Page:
Everything listed under: Writing

  • The English Sentence

    Most people have an Achilles heel: an area of weakness or vulnerability. According to the ancient Greek myth, Achilles, the Trojan War hero celebrated in Homer’s Iliad, was invulnerable—except for one small spot on his body: his heel. Paris, a warrior for the other side, shot the poisoned arrow that killed Achilles when it pierced his only weak spot.   Read More...

  • Your Resume, American Style

    A resume is a lot like a CV, or so many people believe. Both are supposed to give employers a clear picture of your education, qualifications, and job history. But there’s a big difference between the two documents. 

    A CV is normally written according to a strict formula: biographical information + dates + places + your job responsibilities + your skills, educational background, and qualifications. Gaps between jobs must be explained and justified. Your employment history needs to be squeaky-clean, or else!   Read More...

  • Where the Action Is

    With all their variety, English sentences tend to follow a fairly strict pattern—especially in writing. “The woman shot the burglar” is a more satisfying sentence than “the burglar was shot by the woman.” Both versions mean the same thing—but the English-language tradition demands that we express most of our thoughts in the active voice instead of the passive. We want to know who or what performed the action right away, rather than having to wait for that important information to come at the end of the sentence.   Read More...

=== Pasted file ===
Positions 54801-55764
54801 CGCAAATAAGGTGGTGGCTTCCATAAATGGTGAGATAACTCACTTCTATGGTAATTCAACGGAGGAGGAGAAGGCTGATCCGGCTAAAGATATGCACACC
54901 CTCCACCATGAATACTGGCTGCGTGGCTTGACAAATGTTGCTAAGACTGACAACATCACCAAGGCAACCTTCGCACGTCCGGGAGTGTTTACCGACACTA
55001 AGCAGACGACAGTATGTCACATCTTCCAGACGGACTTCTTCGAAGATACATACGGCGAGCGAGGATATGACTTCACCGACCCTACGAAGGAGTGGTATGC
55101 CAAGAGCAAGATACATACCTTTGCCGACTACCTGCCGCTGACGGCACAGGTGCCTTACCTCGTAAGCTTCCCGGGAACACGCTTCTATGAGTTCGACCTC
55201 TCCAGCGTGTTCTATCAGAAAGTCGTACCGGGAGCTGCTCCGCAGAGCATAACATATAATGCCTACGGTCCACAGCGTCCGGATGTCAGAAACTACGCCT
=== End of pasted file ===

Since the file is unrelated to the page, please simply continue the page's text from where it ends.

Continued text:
• How to Overcome Page Fright

    Some people are natural writers, but that doesn’t mean they write perfect first drafts. In fact, bad first drafts are the norm, not the exception. Most writers have to revise their work several times before they consider their draft “final.” 

    Even if you’re a writing natural, you may still find it hard to get started, especially in a second language.  And some of you may never feel completely comfortable with the written word, like my student Ivan, who loves numbers and formulas but shuns words and sentences. 

    Like an actor with stage fright before a performance, many of us experience page fright when we find ourselves face-to-face with a blank page.   Read More...